Lost Souls
June 26, 2008 2:24 AM   Subscribe

The relationship is with the computer. It becomes a significant other to them.

Maybe they didn't think that all the way through.
posted by CautionToTheWind at 2:37 AM on June 26, 2008

posted by davemee at 2:52 AM on June 26, 2008 [10 favorites]

The Swedish report is a bit misleading chuckdarwin. Here is the original report (in Swedish of course.)

The report indicates that of 1895 IT related calls from children, the breakdown was:

Relations with other children - 47%
Handling and Use of IT - 39%
Bullying, threats 15 %
Physical Health 12%
Sexual related 10%
Parent's IT use 5,5%
Other 6,5%
Related to violence 4,0%
Picutes and films 7,7%
Anonymity 8,4%
Security and protection 7,1%

Children's concern over parent's IT use seems to be pretty minor. They're way more worried about how to use the damn thing themselves.

That being said, my 2 year old often seems to ask me "pappa, tittar du på den blåa skärmen igen?" (Daddy, are you looking at the blue screen again?)

The major point of the report:

"Vuxna är idag väldigt sällsynta i barn och ungas vardag på nätet och när vuxna väl engagerar sig, skapar närvaron mest konflikter med de unga."

Adults are today very rarely seen in children's daily internet activities and when they well decide to get engaged, adults create mostly conflicts with their children.

There's the lesson for us adults.
posted by three blind mice at 2:53 AM on June 26, 2008 [6 favorites]

Thanks, three blind mice!
posted by chuckdarwin at 3:05 AM on June 26, 2008

Cheers chuckdarwin.

I'm wondering if Dr Jerald Block has actually every used a computer. He says of these "addicts" that their "reationship is with the computer." Yeah, right.

Here's a simple scientific test Dr Block: unplug the Ethernet cable and see how long your test subjects interact with "the computer."
posted by three blind mice at 3:13 AM on June 26, 2008 [7 favorites]

sounds like another good reason not to have children.

*hugs den blåa skärmen*
posted by UbuRoivas at 3:17 AM on June 26, 2008 [3 favorites]

Daddy, are you looking at the blue screen again?

It was you all right!
I learned it from watching you!
posted by brevator at 3:33 AM on June 26, 2008 [7 favorites]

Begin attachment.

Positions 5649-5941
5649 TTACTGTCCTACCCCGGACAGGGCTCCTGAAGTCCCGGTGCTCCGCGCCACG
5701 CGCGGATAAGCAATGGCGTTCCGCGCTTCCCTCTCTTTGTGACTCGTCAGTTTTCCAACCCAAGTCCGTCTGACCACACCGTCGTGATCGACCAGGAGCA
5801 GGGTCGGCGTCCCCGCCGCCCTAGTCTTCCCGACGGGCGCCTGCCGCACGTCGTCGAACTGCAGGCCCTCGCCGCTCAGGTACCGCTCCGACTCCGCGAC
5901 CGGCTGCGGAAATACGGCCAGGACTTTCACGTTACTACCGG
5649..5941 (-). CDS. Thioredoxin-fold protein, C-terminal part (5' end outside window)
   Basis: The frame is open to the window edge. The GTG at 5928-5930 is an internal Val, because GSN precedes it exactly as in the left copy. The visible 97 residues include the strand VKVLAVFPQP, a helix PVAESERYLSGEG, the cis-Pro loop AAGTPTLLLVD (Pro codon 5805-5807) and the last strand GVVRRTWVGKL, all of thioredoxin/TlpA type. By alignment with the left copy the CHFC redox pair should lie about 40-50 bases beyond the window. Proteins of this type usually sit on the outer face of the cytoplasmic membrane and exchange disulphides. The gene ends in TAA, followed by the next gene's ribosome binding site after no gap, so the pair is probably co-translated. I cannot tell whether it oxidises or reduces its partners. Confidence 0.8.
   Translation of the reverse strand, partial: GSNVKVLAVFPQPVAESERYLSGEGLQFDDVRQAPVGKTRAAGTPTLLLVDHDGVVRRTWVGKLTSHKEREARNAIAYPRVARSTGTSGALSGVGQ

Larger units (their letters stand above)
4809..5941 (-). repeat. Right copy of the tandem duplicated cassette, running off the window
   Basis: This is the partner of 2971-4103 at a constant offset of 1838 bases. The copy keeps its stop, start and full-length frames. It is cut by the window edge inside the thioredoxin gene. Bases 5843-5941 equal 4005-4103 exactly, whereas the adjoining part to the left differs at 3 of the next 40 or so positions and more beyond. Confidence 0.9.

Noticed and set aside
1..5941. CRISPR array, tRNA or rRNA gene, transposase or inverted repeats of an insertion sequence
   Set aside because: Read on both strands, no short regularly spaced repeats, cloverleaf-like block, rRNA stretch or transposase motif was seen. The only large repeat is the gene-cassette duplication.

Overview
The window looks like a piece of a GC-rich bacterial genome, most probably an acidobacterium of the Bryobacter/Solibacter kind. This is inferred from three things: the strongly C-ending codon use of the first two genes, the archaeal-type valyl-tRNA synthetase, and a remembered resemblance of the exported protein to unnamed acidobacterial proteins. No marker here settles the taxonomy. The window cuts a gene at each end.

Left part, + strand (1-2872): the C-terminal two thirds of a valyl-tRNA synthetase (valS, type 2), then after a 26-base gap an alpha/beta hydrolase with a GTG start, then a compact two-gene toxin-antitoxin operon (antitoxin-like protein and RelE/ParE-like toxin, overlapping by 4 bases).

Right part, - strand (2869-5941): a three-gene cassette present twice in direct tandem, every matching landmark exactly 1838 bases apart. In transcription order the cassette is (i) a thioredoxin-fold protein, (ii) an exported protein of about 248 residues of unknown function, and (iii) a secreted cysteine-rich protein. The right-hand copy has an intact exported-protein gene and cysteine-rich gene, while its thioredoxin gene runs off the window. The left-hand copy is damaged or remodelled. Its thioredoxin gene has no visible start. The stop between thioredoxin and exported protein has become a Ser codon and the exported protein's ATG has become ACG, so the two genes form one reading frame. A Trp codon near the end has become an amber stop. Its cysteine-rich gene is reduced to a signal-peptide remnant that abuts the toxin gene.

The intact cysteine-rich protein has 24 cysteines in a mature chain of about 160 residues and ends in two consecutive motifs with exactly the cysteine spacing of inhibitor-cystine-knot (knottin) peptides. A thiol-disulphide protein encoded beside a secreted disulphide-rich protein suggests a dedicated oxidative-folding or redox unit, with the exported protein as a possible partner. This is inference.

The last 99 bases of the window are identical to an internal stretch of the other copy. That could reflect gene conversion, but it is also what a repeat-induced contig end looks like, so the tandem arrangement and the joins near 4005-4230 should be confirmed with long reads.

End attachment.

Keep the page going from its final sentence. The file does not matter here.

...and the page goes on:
I'm sure that if you unplugged WoW from the internet, internet addiction would shoot way way down.
posted by Vindaloo at 4:18 AM on June 26, 2008

Frankly, anyone can be worried about anybody's internet habits these days. Sometimes I have to be sure I am paying attention to catch family talking at me while I am reading internet articles or something attention hungry of that nature. I also end up on the flip side of that scenario every once in a while where I talk to someone who is on the compy and get nothing back until I somehow get their attention. Both scenarios may arouse a bit of crankiness of varying levels.

It is, in short, a scary reality that does need to change, rather quickly too (IMHO).
posted by JoeXIII007 at 4:25 AM on June 26, 2008 [2 favorites]

I think it's the Culture of Distraction, full stop. Everything in First World life is designed to distract us from reality.
posted by chuckdarwin at 4:31 AM on June 26, 2008 [4 favorites]

I wonder what the Internet addiction clinic gives you instead of methadone? Nintendo DS? Blackberry? Copy of Wankers' Weekly?
posted by Phanx at 4:48 AM on June 26, 2008 [1 favorite]

I'm sure that if you unplugged WoW from the internet, internet addiction would shoot way way down.

WoW is basically a giant slot machine. It's designed to do that.
posted by TheOnlyCoolTim at 5:10 AM on June 26, 2008

On the other hand, you don't look quite so weird as you used to drinking, staring into space and ignoring the people you love, so it does provide a bit of cover for a failed life. Thanks, Internet.
posted by Abiezer at 5:10 AM on June 26, 2008 [5 favorites]

pappa, tittar du på den blåa skärmen igen?

Another satisfied Windows user!